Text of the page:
@Rob: No, if not seat number then at least the row number is necessary. People have to remember where they are sitting without looking at the ticket. –  dnbrv Jan 20 '12 at 15:30
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Here's my suggestion:

  • Show only 1/2 the amount of seats the bus can cater. This way, the user will have a bigger 'seat' button to click on. Users can scroll up/down to view the seats.
  • Have the legend displayed out of the seats screen; however do have it shown always at the top/bottom of the screen.
  • Provide some indicators where the features of the bus are. i.e. Doors, emergency exists, wheels, etc.
  • Provide (realistic) scaled representation of what the customers can expect in terms of size. (The aisle area seems to be like 3 seats width in your picture)
  • Use appropriate colors (depending on your customer demographics, audience culture) to show the different states of seats booking (In my cultural context, not available should be red, etc).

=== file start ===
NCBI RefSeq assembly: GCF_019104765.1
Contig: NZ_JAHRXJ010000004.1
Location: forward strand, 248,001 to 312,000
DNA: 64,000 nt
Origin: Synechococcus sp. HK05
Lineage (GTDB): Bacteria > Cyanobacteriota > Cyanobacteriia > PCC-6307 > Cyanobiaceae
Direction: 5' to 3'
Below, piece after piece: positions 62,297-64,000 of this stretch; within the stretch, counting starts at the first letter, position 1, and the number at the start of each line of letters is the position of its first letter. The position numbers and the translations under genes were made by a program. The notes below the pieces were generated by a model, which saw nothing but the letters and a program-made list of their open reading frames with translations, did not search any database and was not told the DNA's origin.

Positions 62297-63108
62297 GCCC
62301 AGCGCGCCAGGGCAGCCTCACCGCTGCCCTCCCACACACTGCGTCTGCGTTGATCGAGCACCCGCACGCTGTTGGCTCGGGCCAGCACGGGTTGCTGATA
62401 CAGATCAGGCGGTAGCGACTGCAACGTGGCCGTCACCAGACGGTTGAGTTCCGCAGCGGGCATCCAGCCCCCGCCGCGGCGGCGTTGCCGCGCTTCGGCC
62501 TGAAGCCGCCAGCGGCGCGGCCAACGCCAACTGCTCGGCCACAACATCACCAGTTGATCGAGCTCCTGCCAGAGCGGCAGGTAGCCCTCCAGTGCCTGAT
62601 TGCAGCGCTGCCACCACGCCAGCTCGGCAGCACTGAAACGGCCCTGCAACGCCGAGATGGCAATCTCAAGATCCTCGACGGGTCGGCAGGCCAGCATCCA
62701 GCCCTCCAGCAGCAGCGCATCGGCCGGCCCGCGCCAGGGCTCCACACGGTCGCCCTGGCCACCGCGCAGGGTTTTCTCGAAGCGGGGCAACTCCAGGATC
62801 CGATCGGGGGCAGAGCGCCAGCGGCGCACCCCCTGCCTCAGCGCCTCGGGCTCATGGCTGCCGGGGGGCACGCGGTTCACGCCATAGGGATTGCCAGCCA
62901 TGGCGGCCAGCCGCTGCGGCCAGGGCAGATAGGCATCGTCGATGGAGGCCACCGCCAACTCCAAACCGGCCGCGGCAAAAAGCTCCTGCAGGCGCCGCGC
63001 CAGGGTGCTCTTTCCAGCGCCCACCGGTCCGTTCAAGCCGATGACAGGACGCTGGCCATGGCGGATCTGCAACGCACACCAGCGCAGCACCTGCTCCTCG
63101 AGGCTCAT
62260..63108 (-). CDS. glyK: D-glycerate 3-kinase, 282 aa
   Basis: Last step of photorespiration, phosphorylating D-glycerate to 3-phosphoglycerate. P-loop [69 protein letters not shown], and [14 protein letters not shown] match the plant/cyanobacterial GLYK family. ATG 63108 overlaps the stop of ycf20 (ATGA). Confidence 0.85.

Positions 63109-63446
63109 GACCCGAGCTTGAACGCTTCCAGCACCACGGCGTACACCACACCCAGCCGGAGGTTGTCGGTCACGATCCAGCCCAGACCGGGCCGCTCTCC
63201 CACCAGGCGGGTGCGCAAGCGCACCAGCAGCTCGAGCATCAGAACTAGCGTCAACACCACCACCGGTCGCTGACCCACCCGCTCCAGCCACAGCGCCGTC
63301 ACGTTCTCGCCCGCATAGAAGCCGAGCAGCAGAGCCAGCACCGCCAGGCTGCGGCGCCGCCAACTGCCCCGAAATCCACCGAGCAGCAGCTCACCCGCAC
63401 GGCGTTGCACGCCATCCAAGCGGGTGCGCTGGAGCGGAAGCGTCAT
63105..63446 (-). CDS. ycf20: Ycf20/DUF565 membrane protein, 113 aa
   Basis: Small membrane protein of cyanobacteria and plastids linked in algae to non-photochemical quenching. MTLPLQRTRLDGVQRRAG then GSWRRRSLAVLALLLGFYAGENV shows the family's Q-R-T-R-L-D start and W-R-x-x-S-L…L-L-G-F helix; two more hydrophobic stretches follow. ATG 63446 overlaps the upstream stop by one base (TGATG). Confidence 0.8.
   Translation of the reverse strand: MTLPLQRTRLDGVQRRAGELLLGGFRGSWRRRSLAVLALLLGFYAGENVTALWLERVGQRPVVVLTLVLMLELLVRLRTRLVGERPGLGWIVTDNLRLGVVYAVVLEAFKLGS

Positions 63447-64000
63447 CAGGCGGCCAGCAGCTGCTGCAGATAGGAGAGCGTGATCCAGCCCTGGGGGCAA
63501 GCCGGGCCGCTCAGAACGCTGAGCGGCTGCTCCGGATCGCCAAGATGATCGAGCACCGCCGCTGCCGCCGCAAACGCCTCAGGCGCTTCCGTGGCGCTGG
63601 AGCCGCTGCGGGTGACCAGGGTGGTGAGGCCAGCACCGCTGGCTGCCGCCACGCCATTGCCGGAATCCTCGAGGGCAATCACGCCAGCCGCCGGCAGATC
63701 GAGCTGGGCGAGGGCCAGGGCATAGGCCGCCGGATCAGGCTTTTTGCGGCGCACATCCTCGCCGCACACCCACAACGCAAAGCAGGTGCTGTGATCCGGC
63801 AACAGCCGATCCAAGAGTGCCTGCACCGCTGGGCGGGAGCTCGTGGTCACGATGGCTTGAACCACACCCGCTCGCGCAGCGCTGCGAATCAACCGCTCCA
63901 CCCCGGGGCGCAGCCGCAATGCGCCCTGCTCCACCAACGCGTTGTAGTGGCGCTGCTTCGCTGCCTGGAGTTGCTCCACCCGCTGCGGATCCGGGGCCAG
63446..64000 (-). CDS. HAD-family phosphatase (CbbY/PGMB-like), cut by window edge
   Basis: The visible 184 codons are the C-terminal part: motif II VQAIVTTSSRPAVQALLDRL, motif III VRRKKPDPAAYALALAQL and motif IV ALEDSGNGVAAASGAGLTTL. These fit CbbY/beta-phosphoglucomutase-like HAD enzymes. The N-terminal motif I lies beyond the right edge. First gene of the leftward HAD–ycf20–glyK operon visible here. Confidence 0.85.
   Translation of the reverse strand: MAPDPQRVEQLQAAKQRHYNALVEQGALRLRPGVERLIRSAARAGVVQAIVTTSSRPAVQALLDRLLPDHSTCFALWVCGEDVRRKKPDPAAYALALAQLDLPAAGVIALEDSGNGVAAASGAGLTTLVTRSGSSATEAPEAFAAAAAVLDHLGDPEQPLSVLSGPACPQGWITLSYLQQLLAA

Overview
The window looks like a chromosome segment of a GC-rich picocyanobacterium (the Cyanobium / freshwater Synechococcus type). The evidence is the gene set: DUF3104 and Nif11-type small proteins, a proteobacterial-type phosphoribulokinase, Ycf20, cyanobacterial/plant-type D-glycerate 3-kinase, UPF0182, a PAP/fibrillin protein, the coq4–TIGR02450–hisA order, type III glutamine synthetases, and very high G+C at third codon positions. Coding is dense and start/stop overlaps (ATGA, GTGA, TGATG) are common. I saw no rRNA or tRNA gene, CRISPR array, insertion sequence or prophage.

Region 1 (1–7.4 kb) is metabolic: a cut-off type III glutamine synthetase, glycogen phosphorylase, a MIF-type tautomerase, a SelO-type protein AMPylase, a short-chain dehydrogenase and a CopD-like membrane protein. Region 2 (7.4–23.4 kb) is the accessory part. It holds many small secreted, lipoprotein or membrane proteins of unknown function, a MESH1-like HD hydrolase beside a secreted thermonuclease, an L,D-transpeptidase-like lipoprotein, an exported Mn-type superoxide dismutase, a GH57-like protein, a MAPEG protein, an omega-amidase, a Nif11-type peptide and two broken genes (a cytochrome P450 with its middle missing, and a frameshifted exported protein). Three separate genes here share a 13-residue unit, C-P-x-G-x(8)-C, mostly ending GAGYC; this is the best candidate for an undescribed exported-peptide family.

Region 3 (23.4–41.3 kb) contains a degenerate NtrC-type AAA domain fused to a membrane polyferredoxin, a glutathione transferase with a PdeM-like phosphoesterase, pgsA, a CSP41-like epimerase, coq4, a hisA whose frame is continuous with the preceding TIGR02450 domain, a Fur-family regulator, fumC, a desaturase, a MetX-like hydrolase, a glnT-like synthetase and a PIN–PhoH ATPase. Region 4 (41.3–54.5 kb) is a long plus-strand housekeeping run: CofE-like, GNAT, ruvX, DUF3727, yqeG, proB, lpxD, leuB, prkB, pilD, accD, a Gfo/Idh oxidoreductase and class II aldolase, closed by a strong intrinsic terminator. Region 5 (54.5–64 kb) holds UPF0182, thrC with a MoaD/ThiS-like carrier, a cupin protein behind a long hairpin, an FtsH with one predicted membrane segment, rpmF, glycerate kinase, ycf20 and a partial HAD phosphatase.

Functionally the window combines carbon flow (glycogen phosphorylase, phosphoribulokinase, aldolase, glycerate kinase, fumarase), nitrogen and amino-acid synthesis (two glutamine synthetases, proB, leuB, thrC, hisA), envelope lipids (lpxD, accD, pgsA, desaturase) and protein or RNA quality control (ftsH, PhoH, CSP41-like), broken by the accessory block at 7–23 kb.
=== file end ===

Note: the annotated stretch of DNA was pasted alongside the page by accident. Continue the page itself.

• You probably need to provide more information such as the bus service number, routes, etc. to provide the context of what the user is booking for.
  • And most important of all, you should have a 'book it' button to allow reservation.
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If you're still at the research phase, consider including in your web convention survey http://seatguru.com by Tripdvisor.

Users can search for a flight> when the flight appears in results, the plane is presented in an illustrated top level view> users then mouse over (impractical for iPad) seats for specific information about that particular seat. Info includes proximity to a toilet, is a TV screen in a head rest, class type and other useful info. There's also a handy inflight amenities key with clickable icons providing related details.

Some of Seatgurus features could translate well into your app.

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Thanks a lot. yeah i am still in research stage. I will go thru the website :) –  Harsha M V Jan 20 '12 at 16:00